Dr. David Gratzer, writing in the Huffington Post, says that not only is it impractical, but it is wrongheaded in its approach to the problem of obesity. He argues that the goal of “public health advocates” has been to compare soda (and other foods) to a past enemy, a completely irrelevant premise:
For years, public health advocates have openly — and selectively — tried to demonize soda companies in language that compares them to cigarette companies.
Gratzer notes several of these faux-parallels. A few of our favorites:
- Soda bans are fighting a condition, obesity, whereas tobacco legislation is aimed at the dangerous product. Soft drinks contribute only seven percent of our daily calories — hardly enough to cause rampant obesity alone — while tobacco contributes all the harm from tobacco.
- There is no evidence of “food addiction,” far from the convincing evidence of tobacco addiction (but you already knew that). Cambridge University scientists assessed the evidence and found that “criteria for substance dependence translate poorly to food-related behaviors.”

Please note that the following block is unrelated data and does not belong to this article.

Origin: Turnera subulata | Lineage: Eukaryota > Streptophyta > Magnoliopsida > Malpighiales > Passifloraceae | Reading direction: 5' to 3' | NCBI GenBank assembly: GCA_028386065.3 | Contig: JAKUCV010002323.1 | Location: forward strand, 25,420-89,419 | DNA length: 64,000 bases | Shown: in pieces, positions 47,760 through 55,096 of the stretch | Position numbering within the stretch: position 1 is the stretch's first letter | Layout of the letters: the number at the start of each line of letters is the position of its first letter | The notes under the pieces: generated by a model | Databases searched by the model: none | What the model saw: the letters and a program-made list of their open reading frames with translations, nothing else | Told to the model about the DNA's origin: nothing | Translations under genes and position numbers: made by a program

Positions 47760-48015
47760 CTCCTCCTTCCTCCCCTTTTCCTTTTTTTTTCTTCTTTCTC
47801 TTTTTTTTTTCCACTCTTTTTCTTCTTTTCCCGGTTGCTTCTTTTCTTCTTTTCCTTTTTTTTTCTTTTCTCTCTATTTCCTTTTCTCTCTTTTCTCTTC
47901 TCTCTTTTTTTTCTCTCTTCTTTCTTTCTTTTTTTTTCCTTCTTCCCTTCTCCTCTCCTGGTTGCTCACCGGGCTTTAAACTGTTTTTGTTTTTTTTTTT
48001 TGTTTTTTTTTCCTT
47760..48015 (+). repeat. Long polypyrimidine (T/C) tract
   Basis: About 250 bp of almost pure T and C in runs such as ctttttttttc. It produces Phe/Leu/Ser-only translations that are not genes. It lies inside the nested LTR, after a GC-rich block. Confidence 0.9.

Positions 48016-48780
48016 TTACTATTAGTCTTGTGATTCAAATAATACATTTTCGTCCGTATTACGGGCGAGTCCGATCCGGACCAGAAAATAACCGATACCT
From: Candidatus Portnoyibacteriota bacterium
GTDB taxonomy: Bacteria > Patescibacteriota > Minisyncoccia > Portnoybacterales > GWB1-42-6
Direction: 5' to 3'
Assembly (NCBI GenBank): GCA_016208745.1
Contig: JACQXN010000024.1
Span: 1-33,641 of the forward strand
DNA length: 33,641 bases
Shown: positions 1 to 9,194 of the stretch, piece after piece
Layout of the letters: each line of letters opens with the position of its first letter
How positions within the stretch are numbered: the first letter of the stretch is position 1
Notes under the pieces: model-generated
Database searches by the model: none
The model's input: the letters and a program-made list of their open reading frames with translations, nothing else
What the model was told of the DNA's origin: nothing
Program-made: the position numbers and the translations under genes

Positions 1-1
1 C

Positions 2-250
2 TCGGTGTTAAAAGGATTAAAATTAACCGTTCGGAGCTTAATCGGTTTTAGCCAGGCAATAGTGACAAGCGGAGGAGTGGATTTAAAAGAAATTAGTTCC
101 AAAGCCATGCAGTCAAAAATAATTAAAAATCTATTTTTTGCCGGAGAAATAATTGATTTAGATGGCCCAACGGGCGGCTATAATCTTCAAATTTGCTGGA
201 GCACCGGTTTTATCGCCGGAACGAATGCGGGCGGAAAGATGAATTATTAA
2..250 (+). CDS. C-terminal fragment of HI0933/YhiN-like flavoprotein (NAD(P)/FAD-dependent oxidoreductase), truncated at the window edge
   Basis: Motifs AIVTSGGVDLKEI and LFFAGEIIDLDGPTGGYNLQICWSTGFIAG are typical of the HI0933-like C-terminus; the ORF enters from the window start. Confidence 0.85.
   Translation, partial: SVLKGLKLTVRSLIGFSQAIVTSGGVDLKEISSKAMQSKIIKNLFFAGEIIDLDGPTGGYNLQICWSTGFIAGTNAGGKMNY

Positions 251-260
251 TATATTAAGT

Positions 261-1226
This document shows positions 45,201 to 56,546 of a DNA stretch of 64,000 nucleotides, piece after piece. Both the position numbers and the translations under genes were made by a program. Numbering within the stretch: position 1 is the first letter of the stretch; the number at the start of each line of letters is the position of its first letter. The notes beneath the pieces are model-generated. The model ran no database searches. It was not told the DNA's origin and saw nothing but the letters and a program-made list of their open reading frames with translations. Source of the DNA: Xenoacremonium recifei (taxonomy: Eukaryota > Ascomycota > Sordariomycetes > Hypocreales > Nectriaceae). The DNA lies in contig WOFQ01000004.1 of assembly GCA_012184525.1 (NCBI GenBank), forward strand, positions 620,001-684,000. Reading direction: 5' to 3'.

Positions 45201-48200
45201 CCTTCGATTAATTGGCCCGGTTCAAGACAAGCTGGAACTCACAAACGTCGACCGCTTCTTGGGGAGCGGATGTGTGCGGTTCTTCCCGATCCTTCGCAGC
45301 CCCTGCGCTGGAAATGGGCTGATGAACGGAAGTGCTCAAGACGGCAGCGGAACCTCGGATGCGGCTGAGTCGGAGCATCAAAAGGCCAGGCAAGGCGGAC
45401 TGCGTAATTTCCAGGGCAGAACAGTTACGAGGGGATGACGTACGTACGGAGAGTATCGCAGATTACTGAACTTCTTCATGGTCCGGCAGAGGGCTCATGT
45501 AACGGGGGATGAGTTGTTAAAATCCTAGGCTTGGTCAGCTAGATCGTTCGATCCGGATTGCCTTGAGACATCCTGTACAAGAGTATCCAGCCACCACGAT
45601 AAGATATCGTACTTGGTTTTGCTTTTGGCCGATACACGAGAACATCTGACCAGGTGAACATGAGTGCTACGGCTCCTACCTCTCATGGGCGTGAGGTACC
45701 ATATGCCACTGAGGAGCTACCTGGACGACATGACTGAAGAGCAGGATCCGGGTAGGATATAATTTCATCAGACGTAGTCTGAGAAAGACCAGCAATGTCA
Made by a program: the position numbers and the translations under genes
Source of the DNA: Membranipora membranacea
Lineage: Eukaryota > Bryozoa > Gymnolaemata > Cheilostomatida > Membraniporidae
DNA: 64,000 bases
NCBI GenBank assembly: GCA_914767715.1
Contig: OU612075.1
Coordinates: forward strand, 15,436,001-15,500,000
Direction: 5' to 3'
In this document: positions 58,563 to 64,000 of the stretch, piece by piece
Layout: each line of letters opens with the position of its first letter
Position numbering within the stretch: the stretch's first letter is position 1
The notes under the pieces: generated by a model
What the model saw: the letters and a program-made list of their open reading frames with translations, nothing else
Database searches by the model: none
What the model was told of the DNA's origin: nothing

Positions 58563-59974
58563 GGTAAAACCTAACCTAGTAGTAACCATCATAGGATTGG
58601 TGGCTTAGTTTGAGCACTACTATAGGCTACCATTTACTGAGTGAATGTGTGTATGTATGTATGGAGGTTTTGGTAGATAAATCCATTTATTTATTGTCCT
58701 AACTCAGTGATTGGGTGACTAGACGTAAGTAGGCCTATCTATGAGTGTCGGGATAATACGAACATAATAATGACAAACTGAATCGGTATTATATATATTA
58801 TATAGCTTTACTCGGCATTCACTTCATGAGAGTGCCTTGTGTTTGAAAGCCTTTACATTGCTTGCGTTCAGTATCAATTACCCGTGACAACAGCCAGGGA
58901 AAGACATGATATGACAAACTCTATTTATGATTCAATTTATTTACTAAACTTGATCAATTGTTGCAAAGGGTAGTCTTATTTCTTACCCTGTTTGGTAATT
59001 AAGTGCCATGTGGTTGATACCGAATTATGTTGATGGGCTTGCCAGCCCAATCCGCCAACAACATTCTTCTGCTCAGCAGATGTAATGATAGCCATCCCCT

- Tobacco is easy to tax since the problem is the product. With food, regulators have to choose which of the 38,000 items in the typical grocery store should be punished and which should be praised. (Good luck with that, Mr. Bittman.)
- Second-hand effects
from foods and drinks are nonexistent. You have both the right and responsibility to control your own fork or glass.
Just because trial lawyers are trying to replicate tobacco lawsuits to attack food, it doesn’t mean that people who are actually concerned about obesity should do the same. No matter what else you do, tobacco is highly addictive and damaging. What Bloomberg and friends forget is that food is not inherently bad. Although you don’t need to be an Olympian, you need to engage in some physical activity, because the world has changed and small choices make a big difference.